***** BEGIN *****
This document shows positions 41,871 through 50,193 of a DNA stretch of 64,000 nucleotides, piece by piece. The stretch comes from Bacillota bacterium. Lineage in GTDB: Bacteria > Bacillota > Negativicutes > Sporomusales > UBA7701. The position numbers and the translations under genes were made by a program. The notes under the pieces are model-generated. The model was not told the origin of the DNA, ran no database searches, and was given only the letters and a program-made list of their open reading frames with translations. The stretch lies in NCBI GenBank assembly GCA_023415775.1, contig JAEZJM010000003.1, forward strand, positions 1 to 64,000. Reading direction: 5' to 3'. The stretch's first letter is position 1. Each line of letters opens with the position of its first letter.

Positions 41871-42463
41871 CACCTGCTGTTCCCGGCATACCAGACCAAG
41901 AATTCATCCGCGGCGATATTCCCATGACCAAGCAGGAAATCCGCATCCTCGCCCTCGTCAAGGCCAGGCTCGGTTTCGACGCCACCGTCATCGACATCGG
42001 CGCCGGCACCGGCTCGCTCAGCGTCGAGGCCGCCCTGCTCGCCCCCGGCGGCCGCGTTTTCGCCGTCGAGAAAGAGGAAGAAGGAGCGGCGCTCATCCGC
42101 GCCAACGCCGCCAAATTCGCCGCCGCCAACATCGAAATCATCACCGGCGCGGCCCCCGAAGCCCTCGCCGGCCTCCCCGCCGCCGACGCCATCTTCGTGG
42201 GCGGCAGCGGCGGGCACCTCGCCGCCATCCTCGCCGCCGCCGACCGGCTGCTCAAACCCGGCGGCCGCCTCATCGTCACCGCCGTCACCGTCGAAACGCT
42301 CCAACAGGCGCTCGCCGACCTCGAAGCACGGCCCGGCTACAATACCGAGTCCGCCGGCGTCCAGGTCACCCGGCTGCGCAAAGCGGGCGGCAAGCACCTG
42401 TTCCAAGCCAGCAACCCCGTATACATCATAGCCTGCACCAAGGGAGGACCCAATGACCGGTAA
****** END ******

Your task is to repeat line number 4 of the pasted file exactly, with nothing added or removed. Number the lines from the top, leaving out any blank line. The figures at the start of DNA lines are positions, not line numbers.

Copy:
41901 AATTCATCCGCGGCGATATTCCCATGACCAAGCAGGAAATCCGCATCCTCGCCCTCGTCAAGGCCAGGCTCGGTTTCGACGCCACCGTCATCGACATCGG